But mostly because SBE was seen an invariably fatal, re-occurring, expensively chronic illness. Even if one SBE hospital patient was cured of one bout of the disease, it kept coming back until the patient died.
But it was the faint hope clause of the very occasional cure that kept patients and their families to keep coming to the top research hospitals, filling expensive beds instead of dying quietly and cheaply at home.
Because no doctor really believed the hospital had anything to do with the cure, SBE cures were like terminal cancer cures, an Act of God even to the non-believer.
And while most SBEs died of a a stroke caused by an embolism in another part of the body than the heart, the infection also slowly but surely and permanently reduce the effectiveness of the already damaged heart valve.
So even if Dawson did cure the SBEs, even permanently, the valve damage wouldn't allow them to fight as infantry.
This is why many in the medical elite were for denying any penicillin to the SBEs, even though it was the only thing that could cure this fatal disease, reserving scarce penicillin instead to errant husbands and boyfriends who had picked up a non-fatal dose of the clap overseas.
But Dawson felt that in a total war, virtually all work was useful war work and even those with damaged valves can still do lots of useful work.
Besides, if only wartime penicillin was as mass produced as Dawson had long argued for, it could be given in advance, in small amounts, to prevent those with damaged valves from every getting a serious bout of SBE (which usually ended requiring more penicillin than even a lifetime of preventive shots).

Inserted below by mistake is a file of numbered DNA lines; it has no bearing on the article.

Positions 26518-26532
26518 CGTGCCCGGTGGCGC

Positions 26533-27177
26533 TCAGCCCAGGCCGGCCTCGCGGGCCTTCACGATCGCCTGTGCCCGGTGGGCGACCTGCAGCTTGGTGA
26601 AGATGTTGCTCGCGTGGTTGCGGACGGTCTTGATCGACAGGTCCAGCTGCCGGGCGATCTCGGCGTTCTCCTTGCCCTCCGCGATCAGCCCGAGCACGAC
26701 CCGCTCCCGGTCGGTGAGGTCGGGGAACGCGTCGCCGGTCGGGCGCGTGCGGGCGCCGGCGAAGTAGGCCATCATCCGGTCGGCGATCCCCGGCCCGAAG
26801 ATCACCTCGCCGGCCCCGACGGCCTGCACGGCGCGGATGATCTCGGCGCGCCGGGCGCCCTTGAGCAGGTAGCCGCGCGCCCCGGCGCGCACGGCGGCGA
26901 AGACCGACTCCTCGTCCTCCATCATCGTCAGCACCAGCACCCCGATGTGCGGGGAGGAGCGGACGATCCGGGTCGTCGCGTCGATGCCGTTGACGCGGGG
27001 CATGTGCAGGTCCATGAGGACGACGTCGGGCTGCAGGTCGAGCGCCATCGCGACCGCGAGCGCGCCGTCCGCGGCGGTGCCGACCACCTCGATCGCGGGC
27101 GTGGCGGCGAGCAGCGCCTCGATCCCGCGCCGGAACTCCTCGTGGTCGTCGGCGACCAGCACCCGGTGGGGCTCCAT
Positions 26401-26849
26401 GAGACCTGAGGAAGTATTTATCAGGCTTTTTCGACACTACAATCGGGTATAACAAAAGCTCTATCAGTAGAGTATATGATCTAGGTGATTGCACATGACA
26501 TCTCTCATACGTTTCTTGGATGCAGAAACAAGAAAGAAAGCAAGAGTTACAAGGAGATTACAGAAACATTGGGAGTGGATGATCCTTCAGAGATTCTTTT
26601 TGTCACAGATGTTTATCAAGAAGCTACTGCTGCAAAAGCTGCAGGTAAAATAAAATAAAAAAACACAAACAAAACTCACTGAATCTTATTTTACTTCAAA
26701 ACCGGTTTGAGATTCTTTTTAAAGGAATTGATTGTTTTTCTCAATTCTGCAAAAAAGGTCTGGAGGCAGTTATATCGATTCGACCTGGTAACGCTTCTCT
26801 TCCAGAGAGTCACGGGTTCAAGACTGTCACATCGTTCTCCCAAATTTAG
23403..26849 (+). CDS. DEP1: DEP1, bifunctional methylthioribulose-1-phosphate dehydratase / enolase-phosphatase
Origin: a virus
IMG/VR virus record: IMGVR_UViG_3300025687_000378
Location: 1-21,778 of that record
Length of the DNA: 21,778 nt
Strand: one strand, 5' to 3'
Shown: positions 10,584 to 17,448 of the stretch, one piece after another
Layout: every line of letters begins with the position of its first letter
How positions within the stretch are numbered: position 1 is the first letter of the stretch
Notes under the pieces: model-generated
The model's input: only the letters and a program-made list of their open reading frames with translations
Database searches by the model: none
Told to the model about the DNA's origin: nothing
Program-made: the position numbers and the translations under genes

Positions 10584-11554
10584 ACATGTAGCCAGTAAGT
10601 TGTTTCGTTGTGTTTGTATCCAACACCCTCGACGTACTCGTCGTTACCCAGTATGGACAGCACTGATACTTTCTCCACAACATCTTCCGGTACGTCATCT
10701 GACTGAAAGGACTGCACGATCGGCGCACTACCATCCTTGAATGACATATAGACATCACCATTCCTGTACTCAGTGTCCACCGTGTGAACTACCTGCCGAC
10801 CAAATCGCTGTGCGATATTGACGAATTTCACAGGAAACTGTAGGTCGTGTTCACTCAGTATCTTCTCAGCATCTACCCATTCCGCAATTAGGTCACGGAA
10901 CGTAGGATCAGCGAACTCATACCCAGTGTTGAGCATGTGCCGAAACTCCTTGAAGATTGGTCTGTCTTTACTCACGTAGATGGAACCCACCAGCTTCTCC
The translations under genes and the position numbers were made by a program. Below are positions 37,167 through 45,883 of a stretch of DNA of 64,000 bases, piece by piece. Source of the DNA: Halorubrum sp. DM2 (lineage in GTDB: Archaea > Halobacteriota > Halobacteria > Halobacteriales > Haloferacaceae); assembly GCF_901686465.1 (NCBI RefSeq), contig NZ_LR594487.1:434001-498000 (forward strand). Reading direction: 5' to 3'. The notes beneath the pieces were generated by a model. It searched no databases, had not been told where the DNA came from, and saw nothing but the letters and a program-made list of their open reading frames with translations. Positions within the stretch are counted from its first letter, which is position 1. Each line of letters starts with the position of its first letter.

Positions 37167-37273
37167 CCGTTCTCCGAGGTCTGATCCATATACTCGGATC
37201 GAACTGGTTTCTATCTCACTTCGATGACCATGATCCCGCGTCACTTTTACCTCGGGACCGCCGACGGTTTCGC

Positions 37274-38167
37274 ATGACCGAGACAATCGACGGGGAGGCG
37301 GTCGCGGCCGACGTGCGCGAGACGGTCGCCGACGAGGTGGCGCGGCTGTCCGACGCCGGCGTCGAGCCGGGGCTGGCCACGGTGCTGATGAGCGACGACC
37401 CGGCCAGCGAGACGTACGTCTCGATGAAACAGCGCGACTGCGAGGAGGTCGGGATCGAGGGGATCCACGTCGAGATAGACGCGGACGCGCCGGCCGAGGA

Then the SBEs, a plurality who were draft age young men as it happens, could go from being the most worthless in society, the 4Fs of the 4Fs, to potentially becoming prime 1A cannon fodder.
(A mixed blessing for sure !)
One wonders what would have happened if penicillin had turned out to be a cure for Polio, a disease particularly of the white middle class suburbs, rather than a cure for SBE and Rheumatic Fever, diseases of the inner city poor , minorities and immigrants ?
I doubt then it would have been denied the Polio sufferers, war or no war and I think Dawson figured this to be so as well.
SBE was medical Universes away from Dawson's area of medical expertise, but he decided to cure the SBEs because he wanted to make a moral and scientific case for widening 1940's narrow concepts of just who could be inside the human portfolio.
The trend was to reduce the portfolio only down to only the financially, socially and physically fit, but Dawson wanted the portfolio to be widely diverse as possible.
Just as he thought the small in the biological world - like the penicillin-producing penicillium, had much to offer Humanity, if we only but let them.
These ideas were seen as absurd then but are commonplace today.
We changed obviously and totally.
And it all had to start somewhere, sometime, with someone ....